One can only become a philosopher, not be one. As soon as one thinks one is a philosopher, one stops becoming one.
Philosophy is the real homeland of irony, which one would like to define as logical beauty: for wherever philosophy appears in oral or written dialogues – and is not simply confined into rigid systems – there irony should be asked for and provided.
Irony is the form of paradox. Paradox is everything simultaneously good and great.
In investigating ancient Greek mythology, hasn’t too little attention been paid to the human instinct for making analogies and antitheses? The Homeric world of gods is a simple variation of the Homeric world of men . . . . In that old remark of Aristotle that one gets to know people through their gods, one finds not only the self-illuminating subjectivity of all theology, but also the more incomprehensible innate spiritual dualism of man.
Jumbled ideas should be the rough drafts of philosophy.
The imagination is man’s faculty for perceiving divinity.
Only someone who has his own religion, his own original way of looking at infinity, can be an artist.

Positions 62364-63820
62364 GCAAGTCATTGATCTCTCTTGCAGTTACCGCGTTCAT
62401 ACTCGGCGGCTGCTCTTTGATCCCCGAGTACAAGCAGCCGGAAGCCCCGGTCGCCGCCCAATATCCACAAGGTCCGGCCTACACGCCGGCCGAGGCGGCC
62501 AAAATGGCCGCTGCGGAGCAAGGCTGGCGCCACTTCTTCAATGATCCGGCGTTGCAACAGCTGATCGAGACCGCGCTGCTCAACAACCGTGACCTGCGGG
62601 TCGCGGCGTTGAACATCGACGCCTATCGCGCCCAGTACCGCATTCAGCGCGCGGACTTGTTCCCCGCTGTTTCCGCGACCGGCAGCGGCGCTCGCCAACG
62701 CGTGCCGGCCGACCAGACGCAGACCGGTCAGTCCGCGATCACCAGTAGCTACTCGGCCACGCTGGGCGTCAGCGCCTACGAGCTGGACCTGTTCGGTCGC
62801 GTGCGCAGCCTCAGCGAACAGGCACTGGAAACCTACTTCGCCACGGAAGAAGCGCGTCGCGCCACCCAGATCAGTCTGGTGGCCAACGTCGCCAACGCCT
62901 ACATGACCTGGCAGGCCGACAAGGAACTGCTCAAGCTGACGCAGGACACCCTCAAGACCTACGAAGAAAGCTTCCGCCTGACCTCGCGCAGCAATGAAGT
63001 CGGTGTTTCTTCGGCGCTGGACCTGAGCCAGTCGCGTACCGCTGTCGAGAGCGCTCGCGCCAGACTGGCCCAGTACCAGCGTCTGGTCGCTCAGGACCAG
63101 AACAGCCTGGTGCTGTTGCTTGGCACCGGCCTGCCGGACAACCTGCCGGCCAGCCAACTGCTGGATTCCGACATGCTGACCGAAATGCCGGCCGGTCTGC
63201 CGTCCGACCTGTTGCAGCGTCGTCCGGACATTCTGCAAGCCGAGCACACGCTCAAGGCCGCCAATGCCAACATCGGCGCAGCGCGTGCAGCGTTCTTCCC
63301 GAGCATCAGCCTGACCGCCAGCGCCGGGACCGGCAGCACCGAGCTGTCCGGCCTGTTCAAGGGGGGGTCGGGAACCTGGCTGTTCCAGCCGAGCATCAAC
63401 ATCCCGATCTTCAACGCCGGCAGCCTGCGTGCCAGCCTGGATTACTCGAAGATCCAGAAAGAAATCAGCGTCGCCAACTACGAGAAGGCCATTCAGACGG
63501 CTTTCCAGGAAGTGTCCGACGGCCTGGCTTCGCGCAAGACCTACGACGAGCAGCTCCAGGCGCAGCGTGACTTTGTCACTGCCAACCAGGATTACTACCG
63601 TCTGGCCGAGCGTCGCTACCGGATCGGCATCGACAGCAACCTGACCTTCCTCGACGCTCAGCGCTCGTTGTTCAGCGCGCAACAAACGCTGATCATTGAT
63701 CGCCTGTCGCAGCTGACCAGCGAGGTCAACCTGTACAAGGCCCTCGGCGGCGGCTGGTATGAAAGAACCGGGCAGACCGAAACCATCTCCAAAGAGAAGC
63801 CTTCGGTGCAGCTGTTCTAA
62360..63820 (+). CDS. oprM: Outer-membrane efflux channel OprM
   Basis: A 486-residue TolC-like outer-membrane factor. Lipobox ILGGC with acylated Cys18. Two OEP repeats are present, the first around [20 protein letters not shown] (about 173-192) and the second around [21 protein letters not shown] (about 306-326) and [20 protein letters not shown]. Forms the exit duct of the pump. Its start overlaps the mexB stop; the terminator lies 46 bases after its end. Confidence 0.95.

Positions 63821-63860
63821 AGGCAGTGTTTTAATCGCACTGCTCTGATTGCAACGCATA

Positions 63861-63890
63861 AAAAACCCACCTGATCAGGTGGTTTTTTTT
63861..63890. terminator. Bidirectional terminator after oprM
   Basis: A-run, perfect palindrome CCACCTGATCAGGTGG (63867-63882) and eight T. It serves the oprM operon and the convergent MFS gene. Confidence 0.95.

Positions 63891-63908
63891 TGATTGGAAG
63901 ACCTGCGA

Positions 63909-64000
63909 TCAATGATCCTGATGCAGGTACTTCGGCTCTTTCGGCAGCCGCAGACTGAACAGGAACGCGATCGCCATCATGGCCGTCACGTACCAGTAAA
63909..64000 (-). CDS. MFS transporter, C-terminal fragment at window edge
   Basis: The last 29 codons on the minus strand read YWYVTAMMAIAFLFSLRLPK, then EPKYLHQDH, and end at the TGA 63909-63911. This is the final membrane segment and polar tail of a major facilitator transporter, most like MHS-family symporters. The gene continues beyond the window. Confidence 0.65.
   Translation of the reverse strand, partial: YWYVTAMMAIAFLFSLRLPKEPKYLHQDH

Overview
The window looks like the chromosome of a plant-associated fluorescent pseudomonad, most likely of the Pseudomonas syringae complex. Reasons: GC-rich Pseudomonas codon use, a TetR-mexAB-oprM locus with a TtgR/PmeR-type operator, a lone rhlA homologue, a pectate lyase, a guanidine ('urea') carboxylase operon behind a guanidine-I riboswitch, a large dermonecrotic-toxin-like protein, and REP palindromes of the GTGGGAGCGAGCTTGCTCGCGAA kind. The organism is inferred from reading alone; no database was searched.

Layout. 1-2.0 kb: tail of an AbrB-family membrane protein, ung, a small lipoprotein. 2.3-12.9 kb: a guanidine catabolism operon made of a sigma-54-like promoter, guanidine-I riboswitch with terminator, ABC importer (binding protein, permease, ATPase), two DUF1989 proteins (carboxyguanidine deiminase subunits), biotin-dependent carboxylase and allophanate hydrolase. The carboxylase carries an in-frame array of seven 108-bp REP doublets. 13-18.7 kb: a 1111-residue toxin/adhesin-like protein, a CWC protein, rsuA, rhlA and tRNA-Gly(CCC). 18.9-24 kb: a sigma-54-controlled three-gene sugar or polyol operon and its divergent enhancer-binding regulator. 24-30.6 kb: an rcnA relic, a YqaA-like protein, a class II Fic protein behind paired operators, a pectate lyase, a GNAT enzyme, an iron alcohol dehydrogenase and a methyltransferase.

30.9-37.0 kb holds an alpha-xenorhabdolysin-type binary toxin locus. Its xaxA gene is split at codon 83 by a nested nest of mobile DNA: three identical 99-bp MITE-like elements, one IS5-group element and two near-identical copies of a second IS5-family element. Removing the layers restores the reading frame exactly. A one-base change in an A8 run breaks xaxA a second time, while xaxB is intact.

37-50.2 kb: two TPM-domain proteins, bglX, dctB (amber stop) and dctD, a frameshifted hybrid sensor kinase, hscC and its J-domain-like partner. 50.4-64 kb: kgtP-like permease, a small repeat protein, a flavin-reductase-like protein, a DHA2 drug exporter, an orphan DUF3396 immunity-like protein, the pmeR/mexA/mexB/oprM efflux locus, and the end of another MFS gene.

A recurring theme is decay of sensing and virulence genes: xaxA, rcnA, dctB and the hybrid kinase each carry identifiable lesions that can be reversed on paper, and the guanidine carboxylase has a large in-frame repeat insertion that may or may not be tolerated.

Every particular conception of God is mere gossip. But the idea of God is the Idea of ideas.
The priest as such exists only in the invisible world. In what guise is it possible for him to appear among men? His only purpose on earth will be to transform the finite into the infinite; hence he must be and continue to be, no matter what the name of his profession, an artist.
No idea is isolated, but is what it is only in combination with all other ideas.
Out of this disturbance and doubt, knowledge might emerge.
All the greatest truths of every sort are completely trivial and hence nothing is more important than to express them forever in a new way and, wherever possible, forever more paradoxically, so that we won’t forget they still exist and that they can never be expressed in their entirety.